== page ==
Continuing with the topic of Adaptive Learning, we now know that the one-size-fits-all approach to developing eLearning courses is not the best approach, because learners are unique and all have different skills, knowledge and experiences, especially when it comes to topics like Leadership or sales.
We also now know that Adaptive Learning helps us shape the learning paths and experiences according to their skills, by analyzing their performance in different activities.
However, how do we translate this concept from theory to practice, using an authoring tool such as Articulate Storyline?
Here is what we would need:
As stated in my previous blog post, we would need to initially identify or map, the different branches and specific content that would work as the different paths the learners can take as they go through the module.
An introductory section: On this section, we would introduce the topic and assess the learner’s current understanding of the topic. To do so, we would need a series of questions or activities, and these activities would have, for example, three degrees of difficulty: beginner, intermediate and expert (all this unbeknown to the user).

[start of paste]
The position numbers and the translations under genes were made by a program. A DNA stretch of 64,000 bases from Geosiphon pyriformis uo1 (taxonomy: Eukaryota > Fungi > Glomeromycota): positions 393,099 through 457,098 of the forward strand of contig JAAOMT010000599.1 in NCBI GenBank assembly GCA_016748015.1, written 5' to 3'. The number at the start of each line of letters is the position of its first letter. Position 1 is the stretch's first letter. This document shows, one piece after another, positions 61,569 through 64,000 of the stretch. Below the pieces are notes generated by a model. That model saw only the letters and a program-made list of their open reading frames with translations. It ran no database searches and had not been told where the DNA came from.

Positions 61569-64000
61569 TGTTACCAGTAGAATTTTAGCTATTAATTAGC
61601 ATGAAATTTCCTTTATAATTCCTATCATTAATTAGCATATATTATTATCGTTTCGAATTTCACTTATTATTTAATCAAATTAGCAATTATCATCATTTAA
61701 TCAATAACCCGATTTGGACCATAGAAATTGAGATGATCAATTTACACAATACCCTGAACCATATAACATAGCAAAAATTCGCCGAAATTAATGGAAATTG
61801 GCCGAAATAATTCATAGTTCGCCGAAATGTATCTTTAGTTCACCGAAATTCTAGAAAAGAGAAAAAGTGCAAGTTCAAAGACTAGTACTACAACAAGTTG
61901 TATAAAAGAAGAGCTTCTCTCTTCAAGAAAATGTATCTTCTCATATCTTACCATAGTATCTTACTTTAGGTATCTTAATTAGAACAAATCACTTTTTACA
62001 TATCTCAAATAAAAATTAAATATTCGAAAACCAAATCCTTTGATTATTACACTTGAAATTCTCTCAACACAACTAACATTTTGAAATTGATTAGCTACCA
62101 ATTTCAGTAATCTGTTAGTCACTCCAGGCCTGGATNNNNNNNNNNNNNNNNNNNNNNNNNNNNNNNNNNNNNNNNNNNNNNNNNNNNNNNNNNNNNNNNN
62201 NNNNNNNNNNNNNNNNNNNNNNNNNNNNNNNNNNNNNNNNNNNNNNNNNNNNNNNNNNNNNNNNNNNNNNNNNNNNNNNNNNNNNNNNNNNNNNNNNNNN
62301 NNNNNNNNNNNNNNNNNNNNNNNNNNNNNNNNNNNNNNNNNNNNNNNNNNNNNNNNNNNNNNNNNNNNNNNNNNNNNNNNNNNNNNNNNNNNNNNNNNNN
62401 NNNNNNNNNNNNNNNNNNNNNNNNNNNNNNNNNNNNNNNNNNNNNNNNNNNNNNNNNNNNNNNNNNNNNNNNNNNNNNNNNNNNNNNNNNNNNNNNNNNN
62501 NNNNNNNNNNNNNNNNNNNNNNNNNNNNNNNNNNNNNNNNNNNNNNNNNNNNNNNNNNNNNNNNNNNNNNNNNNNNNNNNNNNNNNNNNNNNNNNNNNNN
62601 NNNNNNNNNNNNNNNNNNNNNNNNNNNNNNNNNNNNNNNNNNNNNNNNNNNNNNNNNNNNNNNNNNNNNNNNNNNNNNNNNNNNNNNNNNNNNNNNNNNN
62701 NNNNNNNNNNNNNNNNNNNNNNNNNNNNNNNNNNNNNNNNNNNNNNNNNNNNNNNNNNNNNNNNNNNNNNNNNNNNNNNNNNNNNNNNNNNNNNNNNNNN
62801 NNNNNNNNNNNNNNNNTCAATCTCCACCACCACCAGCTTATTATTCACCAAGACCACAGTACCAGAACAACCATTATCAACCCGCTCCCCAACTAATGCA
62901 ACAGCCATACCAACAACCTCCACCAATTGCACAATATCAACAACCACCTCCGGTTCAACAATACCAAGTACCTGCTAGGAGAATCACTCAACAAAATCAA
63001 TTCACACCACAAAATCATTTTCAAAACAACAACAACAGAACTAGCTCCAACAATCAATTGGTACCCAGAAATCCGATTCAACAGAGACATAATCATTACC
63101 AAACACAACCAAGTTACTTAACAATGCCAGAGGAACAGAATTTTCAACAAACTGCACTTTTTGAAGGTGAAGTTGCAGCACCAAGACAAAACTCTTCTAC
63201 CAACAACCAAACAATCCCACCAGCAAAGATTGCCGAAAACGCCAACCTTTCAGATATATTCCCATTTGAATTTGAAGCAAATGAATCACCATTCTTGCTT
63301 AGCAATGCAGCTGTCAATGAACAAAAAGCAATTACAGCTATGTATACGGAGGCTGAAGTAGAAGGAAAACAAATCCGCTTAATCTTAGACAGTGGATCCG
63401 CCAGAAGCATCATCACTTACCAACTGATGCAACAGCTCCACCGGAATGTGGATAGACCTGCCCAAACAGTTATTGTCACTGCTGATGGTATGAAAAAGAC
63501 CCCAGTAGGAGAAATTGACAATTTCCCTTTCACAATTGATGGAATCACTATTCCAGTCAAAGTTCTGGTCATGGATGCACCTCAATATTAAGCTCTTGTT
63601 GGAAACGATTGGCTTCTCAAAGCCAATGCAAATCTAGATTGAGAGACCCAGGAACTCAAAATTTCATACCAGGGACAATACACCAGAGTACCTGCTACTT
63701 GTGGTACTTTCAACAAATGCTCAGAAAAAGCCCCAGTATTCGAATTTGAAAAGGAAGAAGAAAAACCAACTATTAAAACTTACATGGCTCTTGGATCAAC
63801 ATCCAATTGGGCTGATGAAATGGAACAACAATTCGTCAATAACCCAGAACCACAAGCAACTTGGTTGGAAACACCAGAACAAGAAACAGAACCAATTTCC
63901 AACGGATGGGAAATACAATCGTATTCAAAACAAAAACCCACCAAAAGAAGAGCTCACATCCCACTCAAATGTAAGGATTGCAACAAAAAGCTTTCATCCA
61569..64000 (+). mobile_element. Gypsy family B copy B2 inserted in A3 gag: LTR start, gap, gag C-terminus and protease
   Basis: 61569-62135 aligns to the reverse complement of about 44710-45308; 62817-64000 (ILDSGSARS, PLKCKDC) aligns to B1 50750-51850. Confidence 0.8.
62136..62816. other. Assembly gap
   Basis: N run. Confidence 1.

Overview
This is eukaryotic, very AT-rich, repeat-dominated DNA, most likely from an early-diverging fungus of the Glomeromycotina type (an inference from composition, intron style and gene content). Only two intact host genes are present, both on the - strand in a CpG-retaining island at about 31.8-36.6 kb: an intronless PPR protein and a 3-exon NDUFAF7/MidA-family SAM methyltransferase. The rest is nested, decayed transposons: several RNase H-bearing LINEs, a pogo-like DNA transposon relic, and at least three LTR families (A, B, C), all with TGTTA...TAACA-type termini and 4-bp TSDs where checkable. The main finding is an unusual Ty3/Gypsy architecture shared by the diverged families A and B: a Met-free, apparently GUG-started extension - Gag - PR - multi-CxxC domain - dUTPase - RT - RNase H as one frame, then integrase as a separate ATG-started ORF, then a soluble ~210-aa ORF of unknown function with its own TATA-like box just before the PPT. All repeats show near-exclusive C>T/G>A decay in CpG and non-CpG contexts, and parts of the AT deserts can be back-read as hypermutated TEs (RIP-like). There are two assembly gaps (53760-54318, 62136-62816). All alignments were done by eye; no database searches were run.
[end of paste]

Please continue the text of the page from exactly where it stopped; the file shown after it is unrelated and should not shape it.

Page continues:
Then we would collect the data on the different interactions of the learner throughout the introductory section of the course. For this, we would need to quantify these interactions, either by a level of success or simply weighing the learner’s answers.
Then, once we finish gathering all this data, we can decide (depending on the level of success the learner had) where the learner should go next. For this, we should have previously identified the ranges of success, for example, for beginners the range would be from 0 to 30, for intermediates from 31 to 75, and for experts from 76 to 100. So, in this case, the learner would continue to the specific level mandated by their initial success.